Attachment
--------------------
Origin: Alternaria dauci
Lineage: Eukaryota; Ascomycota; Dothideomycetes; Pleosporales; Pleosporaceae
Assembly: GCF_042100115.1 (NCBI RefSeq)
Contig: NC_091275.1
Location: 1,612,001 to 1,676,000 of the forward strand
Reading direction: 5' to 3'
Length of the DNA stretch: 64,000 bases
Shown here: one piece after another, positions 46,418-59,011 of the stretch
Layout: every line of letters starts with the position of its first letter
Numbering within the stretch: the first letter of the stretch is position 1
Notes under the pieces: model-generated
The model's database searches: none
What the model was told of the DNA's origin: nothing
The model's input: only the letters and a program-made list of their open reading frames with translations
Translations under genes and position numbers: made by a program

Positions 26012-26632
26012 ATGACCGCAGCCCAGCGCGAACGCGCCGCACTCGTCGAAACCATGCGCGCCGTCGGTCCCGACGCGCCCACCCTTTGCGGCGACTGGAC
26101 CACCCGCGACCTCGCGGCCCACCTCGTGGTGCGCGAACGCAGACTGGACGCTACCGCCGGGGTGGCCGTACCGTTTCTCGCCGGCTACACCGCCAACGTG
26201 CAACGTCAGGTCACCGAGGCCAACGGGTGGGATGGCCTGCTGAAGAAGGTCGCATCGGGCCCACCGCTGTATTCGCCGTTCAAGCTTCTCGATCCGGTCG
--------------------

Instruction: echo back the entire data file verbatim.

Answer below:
Origin: Alternaria dauci
Lineage: Eukaryota; Ascomycota; Dothideomycetes; Pleosporales; Pleosporaceae
Assembly: GCF_042100115.1 (NCBI RefSeq)
Contig: NC_091275.1
Location: 1,612,001 to 1,676,000 of the forward strand
Reading direction: 5' to 3'
Length of the DNA stretch: 64,000 bases
Shown here: one piece after another, positions 46,418-59,011 of the stretch
Layout: every line of letters starts with the position of its first letter
Numbering within the stretch: the first letter of the stretch is position 1
Notes under the pieces: model-generated
The model's database searches: none
What the model was told of the DNA's origin: nothing
The model's input: only the letters and a program-made list of their open reading frames with translations
Translations under genes and position numbers: made by a program

Positions 26012-26632
26012 ATGACCGCAGCCCAGCGCGAACGCGCCGCACTCGTCGAAACCATGCGCGCCGTCGGTCCCGACGCGCCCACCCTTTGCGGCGACTGGAC
26101 CACCCGCGACCTCGCGGCCCACCTCGTGGTGCGCGAACGCAGACTGGACGCTACCGCCGGGGTGGCCGTACCGTTTCTCGCCGGCTACACCGCCAACGTG
26201 CAACGTCAGGTCACCGAGGCCAACGGGTGGGATGGCCTGCTGAAGAAGGTCGCATCGGGCCCACCGCTGTATTCGCCGTTCAAGCTTCTCGATCCGGTCG